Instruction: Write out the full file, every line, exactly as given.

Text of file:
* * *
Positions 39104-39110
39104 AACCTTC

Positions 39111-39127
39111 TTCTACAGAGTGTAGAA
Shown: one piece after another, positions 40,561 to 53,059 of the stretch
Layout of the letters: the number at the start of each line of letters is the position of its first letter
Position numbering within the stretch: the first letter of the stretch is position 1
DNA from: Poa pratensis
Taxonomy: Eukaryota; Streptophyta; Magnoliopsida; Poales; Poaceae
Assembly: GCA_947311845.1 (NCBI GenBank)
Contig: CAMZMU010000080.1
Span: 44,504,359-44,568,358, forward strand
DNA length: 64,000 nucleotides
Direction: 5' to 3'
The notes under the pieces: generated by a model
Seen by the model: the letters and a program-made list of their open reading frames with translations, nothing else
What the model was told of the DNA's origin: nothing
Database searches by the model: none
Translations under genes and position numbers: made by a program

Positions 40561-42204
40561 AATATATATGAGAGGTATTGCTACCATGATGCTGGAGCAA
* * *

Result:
Positions 39104-39110
39104 AACCTTC

Positions 39111-39127
39111 TTCTACAGAGTGTAGAA
Shown: one piece after another, positions 40,561 to 53,059 of the stretch
Layout of the letters: the number at the start of each line of letters is the position of its first letter
Position numbering within the stretch: the first letter of the stretch is position 1
DNA from: Poa pratensis
Taxonomy: Eukaryota; Streptophyta; Magnoliopsida; Poales; Poaceae
Assembly: GCA_947311845.1 (NCBI GenBank)
Contig: CAMZMU010000080.1
Span: 44,504,359-44,568,358, forward strand
DNA length: 64,000 nucleotides
Direction: 5' to 3'
The notes under the pieces: generated by a model
Seen by the model: the letters and a program-made list of their open reading frames with translations, nothing else
What the model was told of the DNA's origin: nothing
Database searches by the model: none
Translations under genes and position numbers: made by a program

Positions 40561-42204
40561 AATATATATGAGAGGTATTGCTACCATGATGCTGGAGCAA